Stick to their schedule and factor in more time for everything
Try as much as possible to stick to their schedule. A routine gives them a semblance of familiarity. This can be the most challenging during holidays and other special days when your schedule is topsy-turvy, but it's crucial to maintain as much of their usual daily routine as possible and try to have them eat and exercise at the same time as they would at home.
Bring ID tags, microchips, and make sure vaccines are all up to date
Before embarking on a trip with your pet, you want to ensure that all paperwork is complete and valid. You'll need an ID tag and the microchip for their identification. Pet owners must also ensure that their pets have taken all the necessary vaccines for their safety and that of other commuters.
Many airlines also mandate a Certificate of Veterinary Inspection, which must be issued 10 days before the travel date. Each airline may have different policies, so be sure to confirm directly with yours. Creating a separate checklist for your pet is a great practice to ensure none of their essentials are left behind.
Be prepared for a vet emergency
Before traveling, research veterinary hospitals close by. Sites like Emergency Vets USA provide contact information for each state and major city. If the nearest vet happens to be quite distant from your lodging, make sure to get your pet checked before the trip to ensure they are in the best state of health possible. Make a list of veterinary hospitals—closer or further from you—in whatever destination you're traveling to in case of emergencies. Even with this list handy, it's always good to pack a pet health and first-aid travel kit, as recommended by the Best Friends Animal Society.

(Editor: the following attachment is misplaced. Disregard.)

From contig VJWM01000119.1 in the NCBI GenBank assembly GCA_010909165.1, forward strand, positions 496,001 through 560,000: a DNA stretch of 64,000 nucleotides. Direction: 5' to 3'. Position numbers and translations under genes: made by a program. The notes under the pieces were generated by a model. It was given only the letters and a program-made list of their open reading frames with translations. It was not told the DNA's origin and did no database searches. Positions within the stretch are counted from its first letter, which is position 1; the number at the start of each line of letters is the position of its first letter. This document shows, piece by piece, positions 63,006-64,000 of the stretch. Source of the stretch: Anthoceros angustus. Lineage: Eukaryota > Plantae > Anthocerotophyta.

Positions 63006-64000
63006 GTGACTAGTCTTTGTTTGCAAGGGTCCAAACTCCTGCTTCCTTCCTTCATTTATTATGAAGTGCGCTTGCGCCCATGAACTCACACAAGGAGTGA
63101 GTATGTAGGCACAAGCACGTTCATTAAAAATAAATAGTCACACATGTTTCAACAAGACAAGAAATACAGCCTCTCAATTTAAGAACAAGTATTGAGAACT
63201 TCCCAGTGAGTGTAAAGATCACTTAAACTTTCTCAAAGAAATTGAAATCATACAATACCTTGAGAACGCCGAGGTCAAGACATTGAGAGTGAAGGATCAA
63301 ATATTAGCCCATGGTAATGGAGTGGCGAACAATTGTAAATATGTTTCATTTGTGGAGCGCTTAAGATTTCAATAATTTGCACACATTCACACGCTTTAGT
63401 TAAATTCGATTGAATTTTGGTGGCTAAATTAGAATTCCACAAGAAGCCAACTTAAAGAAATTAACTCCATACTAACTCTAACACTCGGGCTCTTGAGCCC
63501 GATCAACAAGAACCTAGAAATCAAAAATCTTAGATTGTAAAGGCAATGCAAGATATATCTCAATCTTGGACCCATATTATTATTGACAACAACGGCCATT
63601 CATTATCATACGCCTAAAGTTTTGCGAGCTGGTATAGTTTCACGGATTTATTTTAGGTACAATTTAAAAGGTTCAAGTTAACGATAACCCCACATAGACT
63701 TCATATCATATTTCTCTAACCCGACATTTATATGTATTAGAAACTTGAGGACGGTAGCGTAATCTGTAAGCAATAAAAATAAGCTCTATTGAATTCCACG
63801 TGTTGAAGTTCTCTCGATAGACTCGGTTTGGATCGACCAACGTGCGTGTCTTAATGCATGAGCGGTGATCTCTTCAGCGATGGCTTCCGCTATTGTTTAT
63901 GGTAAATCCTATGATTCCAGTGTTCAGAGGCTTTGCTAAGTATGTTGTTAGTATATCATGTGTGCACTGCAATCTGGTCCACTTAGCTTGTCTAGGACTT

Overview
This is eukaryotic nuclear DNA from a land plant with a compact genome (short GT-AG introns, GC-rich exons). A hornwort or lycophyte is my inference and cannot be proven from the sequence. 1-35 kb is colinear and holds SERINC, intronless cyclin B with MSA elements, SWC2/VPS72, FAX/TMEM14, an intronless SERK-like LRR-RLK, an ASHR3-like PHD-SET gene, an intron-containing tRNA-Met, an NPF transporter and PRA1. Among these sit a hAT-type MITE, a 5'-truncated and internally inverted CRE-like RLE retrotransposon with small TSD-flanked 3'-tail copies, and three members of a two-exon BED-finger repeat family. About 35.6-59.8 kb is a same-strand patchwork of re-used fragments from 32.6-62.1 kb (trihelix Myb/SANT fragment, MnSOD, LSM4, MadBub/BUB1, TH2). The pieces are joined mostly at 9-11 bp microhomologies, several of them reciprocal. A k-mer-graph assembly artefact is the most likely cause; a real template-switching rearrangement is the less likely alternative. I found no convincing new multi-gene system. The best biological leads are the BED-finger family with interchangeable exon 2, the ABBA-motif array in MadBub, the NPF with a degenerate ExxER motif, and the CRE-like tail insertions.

Make sure you're up to date on pests and other risks at your destination
While picking hotels and exploring sites to visit is fun, it's important to pay attention to reports of pests and other potential dangers at your destination. New places may host unfamiliar pests that your pet isn't used to. If a common pet disease exists at your destination, you should vaccinate or medicate against such infections. For example, Frontline protects four-legged friends against fleas or ticks, while Heartgard guards against heartworm disease or intestinal worms. If vaccination or other precautions aren't possible, consider whether taking your pet along (and risking exposure) is truly necessary.
If you're planning to bring a pet on an airplane, make sure your carrier is within the allotted size (which tends to be pretty small)
Most airlines have size allowances for pet carriers. Traveling carriers that are too large may cost more money or may simply not be allowed on board. According to Newsweek, most airlines charge an extra fee to bring your pets along, starting at $95. For example, JetBlue charges $125 each way to bring a pet along. The airline limits two pets per passenger and counts your pet carrier as a personal item, which means it should also fit under the seat in front of you. Check your airline's specific requirements.